Skill in applying them can then quickly be acquired by actual practice in selling. It is true that if, in addition to this knowledge, the salesman also possesses by nature a favourable combination of personal qualities, he will become a more skilful salesman than one of equal knowledge not so fortunately gifted. However, most men of average intelligence can prepare themselves to become profitable producers in selling work.

    Salesmanship a study of universal business interest

    It goes without saying that marketing, sales, and advertising executives should possess a detailed and thoroughgoing knowledge of every phase of personal salesmanship and every detail of the salesman's work.

    It is equally true that every other executive in business, no matter in what department his work may lie, should have a knowledge of this, one of his company's most important activities. In determining the general business policies of the company—credit terms, discounts, brands, sizes, containers, advertising and distribution policies—a sympathetic knowledge of the salesman, his needs and his problems is necessary.

    After all, the main purpose of the organization is to sell the product. The executive working in fields more or less removed from the keen competitive battle on the firing line of business is all too likely to lose sight of, or never to know, the details of the salesman's duties, activities and responsibilities. His intelligent and sympathetic cooperation is of vital importance.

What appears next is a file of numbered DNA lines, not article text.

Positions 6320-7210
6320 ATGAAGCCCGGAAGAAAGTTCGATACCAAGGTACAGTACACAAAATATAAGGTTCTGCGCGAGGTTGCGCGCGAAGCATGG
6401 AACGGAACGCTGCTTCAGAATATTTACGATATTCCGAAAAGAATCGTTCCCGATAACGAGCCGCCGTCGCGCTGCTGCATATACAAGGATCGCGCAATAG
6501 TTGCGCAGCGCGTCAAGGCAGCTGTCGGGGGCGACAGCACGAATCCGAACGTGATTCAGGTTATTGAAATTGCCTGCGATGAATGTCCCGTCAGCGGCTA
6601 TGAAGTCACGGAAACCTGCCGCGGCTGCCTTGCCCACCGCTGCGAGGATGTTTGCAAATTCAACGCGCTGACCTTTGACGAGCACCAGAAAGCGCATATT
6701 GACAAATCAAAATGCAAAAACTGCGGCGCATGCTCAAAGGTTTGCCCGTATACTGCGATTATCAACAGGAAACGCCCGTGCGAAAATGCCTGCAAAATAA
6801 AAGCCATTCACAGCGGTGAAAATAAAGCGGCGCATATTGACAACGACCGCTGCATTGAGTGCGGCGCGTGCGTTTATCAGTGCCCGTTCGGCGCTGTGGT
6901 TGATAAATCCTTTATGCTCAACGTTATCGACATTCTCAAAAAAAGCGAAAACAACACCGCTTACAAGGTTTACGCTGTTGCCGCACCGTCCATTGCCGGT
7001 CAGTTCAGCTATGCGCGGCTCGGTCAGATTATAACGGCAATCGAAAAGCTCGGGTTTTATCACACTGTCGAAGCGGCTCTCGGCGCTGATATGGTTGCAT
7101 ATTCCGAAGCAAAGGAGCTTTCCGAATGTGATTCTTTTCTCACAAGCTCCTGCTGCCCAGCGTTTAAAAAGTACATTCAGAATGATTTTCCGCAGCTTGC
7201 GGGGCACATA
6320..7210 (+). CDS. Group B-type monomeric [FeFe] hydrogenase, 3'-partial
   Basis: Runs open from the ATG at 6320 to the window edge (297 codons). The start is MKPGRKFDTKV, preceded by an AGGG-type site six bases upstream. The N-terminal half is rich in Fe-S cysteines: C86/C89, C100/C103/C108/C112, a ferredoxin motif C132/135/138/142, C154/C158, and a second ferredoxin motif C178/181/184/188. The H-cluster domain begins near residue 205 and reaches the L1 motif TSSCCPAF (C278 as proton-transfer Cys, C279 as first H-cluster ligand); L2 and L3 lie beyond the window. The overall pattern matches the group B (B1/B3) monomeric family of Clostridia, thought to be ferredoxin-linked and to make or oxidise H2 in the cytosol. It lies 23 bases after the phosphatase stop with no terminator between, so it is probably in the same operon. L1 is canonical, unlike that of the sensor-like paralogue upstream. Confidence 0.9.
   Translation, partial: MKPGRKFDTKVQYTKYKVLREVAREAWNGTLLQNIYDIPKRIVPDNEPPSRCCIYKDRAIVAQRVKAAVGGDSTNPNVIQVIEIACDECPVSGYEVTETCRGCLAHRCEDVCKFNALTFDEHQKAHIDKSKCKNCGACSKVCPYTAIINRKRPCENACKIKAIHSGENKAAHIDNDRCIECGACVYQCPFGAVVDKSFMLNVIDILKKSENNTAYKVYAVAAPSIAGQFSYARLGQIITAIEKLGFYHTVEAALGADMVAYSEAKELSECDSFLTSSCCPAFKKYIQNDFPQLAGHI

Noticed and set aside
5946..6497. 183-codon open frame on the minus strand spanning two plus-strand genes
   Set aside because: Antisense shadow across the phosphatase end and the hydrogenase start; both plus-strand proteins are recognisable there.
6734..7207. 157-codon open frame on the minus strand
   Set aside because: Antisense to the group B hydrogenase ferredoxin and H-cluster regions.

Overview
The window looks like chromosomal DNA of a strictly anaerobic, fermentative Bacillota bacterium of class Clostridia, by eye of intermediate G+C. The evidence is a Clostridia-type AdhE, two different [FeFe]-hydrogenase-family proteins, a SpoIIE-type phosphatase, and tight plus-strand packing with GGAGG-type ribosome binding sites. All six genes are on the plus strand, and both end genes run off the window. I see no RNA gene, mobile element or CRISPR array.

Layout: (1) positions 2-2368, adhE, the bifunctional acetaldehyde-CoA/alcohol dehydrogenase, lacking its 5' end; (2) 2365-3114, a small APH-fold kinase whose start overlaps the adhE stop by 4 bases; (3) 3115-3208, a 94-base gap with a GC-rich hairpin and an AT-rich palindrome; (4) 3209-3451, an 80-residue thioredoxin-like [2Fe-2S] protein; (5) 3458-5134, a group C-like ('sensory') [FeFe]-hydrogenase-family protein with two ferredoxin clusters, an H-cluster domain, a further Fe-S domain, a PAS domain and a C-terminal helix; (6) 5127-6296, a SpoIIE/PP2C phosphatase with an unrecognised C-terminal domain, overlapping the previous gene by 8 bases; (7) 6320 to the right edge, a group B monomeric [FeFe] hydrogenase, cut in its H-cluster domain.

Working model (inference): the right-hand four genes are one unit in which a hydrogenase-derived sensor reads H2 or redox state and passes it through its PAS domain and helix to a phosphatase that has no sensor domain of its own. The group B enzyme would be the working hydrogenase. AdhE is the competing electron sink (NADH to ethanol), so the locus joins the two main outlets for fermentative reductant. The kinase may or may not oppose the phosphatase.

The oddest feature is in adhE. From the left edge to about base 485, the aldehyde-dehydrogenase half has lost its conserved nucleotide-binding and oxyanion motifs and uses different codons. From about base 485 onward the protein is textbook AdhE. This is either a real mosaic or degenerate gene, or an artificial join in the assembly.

Furthermore, selling in its broader sense consists in bringing another to your point of view and inducing him to take a desired action. This is a matter of personal influence and persuasion—in other words, of personal salesmanship. The highest type of executive is one who leads rather than drives his subordinates. He secures voluntary action rather than compulsory action. He sells ideas.

    The principles and methods of personal salesmanship are inherent in his work. The financial executive, production manager, advertising manager, all must sell their plans to the general manager, president, or board of directors —and sell, too, the necessity of appropriations for carrying them out. The corporation treasurer, when he goes to borrow funds for the business, sells the banker on his proposition.

    The general manager must sell his plans to his department heads if he is to secure whole-hearted cooperation. The great lawyer pleading for a life before a jury is in essence simply trying to sell that jury a point of view. Every man then has a vital interest in that knowledge of the human mind and that practice of persuasion in which lie the essence of salesmanship.

    * Some percentages and prices are not up to date. This is older, but still very interesting information.